Along came a spider..

Hi there!

Hope you have all survived the start of the new year and broken all those new year resolutions you have made.  Here’s a tip, they can be made anytime of the year and need to be followed through.  Don’t procrastinate like me!  To the matter at hand then.

Latrodectus hasseltii

is the scientific name for a certain type of spider which is quite common in this country and likes to live close to humans.  It loves to build nests in dry spots like kids toys, old tyres, sheds, empty tins and under metal, dry spots anywhere really and in the outhouse of course.  Please check under that toilet seat!  I’m pretty sure by now you know that I’m talking about the Redback Spider.


It was quite common to find them in the Outhouse(outside toilet).  Historical data shows that bites were common on the genitalia of victims until toilets were moved into houses.  Ouch! Data shows that now most bites are on the fingertips then arms and thighs, trunk and then head and neck.  Bites on the head and neck have increased since the use of safety helmets and earmuffs.  Make sure you check them before putting on!!!!

I found somewhere between 4-8 under a kids slide the other day.  I wasn’t concerned about the exact number, just wanted to get rid of them all. The Redback and its relatives in the genus Lactrodectus are among the most dangerous spiders alongside the Funnel Webs and others.  Well wouldn’t you know it we have both those here.  The Redback is responsible every year for more poisonous bites than any other venomous creature in Australia, and yes we do have lots of nasty creatures.  Estimates are over 2000 bites per year and nearly all of these are caused by the female because of its large size in comparison to the male Redback.  Here’s a female below lurking under a slide.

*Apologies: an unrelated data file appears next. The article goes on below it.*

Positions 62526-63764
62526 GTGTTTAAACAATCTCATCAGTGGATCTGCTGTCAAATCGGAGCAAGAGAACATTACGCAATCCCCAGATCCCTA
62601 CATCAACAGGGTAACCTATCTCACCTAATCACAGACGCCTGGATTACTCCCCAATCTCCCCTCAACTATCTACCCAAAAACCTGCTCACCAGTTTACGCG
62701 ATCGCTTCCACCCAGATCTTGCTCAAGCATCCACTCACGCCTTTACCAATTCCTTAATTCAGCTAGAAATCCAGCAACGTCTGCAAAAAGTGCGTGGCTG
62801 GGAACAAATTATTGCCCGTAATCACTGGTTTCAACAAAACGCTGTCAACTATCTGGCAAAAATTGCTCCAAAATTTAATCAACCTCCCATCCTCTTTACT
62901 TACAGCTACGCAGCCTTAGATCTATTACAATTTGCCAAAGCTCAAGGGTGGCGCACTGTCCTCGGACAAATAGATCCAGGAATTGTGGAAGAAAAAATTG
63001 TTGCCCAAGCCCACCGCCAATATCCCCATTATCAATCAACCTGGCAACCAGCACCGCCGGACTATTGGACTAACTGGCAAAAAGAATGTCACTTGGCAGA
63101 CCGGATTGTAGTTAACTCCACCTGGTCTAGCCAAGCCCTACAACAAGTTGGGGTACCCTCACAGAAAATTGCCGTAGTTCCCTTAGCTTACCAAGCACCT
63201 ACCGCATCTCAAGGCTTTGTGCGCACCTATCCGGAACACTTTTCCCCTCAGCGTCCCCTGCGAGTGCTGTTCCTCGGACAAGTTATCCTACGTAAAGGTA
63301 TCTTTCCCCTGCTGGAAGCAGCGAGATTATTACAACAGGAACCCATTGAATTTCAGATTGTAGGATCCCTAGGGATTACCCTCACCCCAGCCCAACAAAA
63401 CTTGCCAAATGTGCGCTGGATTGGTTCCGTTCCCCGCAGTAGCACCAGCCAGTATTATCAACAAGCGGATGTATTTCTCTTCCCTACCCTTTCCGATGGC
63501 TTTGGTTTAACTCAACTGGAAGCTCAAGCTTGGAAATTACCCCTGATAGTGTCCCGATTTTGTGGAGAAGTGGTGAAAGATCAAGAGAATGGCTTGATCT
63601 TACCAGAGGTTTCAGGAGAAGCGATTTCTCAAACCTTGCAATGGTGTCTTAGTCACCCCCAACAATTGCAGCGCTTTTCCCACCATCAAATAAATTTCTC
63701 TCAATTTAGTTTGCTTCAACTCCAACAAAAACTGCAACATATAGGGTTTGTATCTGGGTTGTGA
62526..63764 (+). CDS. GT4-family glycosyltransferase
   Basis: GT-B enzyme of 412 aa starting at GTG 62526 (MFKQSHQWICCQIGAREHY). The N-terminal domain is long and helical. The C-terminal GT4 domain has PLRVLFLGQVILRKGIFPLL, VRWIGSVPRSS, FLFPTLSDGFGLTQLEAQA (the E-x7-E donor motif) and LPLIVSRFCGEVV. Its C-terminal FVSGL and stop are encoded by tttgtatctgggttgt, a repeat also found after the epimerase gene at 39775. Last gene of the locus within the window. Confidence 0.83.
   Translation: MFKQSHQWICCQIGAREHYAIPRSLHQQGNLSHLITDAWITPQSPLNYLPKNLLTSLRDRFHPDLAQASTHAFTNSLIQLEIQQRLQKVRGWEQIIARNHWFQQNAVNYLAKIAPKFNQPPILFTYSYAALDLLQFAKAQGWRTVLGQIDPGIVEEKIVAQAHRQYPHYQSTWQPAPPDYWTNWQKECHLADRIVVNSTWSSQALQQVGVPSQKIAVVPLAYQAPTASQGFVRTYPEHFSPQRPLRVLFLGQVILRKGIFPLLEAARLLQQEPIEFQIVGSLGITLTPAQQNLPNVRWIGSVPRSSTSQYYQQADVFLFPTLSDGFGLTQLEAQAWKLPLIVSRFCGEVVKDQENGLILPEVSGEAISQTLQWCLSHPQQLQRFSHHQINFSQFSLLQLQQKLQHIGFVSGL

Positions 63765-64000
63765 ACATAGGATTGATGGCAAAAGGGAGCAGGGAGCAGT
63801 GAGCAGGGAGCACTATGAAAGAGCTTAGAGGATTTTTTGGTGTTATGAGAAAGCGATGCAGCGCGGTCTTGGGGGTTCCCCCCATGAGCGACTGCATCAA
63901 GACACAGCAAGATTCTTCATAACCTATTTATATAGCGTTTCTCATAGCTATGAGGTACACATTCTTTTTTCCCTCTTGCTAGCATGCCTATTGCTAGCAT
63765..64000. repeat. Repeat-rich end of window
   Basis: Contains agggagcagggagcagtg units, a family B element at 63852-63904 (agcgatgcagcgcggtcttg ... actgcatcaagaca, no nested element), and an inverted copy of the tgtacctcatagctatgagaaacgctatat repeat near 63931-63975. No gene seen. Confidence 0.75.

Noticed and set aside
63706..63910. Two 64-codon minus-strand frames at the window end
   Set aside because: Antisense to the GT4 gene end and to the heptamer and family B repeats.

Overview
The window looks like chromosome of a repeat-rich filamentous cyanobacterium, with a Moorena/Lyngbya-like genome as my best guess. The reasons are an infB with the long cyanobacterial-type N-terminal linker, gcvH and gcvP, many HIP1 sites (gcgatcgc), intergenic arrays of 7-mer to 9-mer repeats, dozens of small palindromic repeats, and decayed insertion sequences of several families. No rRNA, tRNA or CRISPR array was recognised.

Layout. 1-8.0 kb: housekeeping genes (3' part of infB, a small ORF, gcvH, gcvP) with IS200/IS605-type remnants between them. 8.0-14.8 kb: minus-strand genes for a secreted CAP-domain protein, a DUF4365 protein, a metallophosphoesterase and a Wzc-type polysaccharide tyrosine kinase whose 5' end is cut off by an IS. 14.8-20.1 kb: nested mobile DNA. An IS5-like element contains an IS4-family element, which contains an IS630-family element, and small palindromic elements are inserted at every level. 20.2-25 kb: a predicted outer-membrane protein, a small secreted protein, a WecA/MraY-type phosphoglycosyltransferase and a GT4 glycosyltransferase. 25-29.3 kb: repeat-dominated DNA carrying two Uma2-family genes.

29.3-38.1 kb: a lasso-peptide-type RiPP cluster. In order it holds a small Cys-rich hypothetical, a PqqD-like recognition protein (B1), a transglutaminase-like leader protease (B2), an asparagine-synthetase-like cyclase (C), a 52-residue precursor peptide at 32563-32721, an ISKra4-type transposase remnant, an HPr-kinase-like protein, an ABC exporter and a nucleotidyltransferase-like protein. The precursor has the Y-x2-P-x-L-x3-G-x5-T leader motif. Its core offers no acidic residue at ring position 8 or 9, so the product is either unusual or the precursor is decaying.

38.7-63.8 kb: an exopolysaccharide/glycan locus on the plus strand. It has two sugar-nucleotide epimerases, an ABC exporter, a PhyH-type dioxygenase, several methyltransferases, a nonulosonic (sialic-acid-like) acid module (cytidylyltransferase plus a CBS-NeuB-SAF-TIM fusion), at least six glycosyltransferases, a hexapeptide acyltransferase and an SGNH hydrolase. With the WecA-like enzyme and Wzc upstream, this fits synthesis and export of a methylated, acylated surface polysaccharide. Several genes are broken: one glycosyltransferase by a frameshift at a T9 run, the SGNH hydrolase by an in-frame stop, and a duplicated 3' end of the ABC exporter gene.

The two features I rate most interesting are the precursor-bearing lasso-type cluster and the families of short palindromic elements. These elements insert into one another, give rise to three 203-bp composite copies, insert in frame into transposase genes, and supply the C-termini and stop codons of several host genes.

Here’s the good news.  Since the antivenom was introduced in 1956, no human has died directly from a bite.  Although 12 people have been killed prior to 1956 due to Redback bites.  The female has a body about 1cm long with the first pair of legs longer than the rest.  The round abdomen is black(sometimes brown) with a red stripe(sometimes orange).  The male in comparison is only 3-4mm long and light brown in colour with white marks on the upper surface of the abdomen and a pale hourglass mark on the underside.  Females always get the looks don’t they!  Redbacks are mostly nocturnal and remain concealed during the day with the female spinning her web during the night.  Females also usually remain in the one location for the majority of their adult life.  The web is an irregular tangle of fine strong silk.  The rear part of the web forms a funnel, this is where you will find the spider and its egg sacs.  You can sort of see the funnel shape below behind the unsuspecting insects who are no more.


Redbacks like to feast on insects, sometimes larger animals are ensnared in the web.  Once trapped in the web, the victim is sprayed with a substance a bit like superglue to immobilize it.  It is then repeatedly bitten and trussed and taken into the web where its liquified insides are sucked out.  Here’s another view of the spider.


Redbacks are one of only two known animals where the male actively assists the female in its death during mating.  During mating the male moves its abdomen over the females mouthparts.  In most cases the male is consumed while mating.  Those males that are not eaten during mating die soon after from their injuries.  Hmmmm.  This is a dangerous beast!


These little beasts have now been found in small colonies in parts of New Zealand.  They have also been seen in United Arab Emirates, greenhouses in Belgium, Preston in England.  Two were discovered in an Iranian port city.  Some observations indicate that they could be present in New Guinea, India and the Philippines.  Osaka, Japan have colonies, also Fukuoka city.  Many hundreds have been found at the container terminal in Fukuoka.


Yes, it’s a scary looking creature, yes, it’s a dangerous creature, yes, it’s a fascinating creature, and yes, you should wear gloves in the garden.  Remember this, no one has died from this spider since 1956 but you may be a little sore and sorry though if you do get bitten.  Watch out!!





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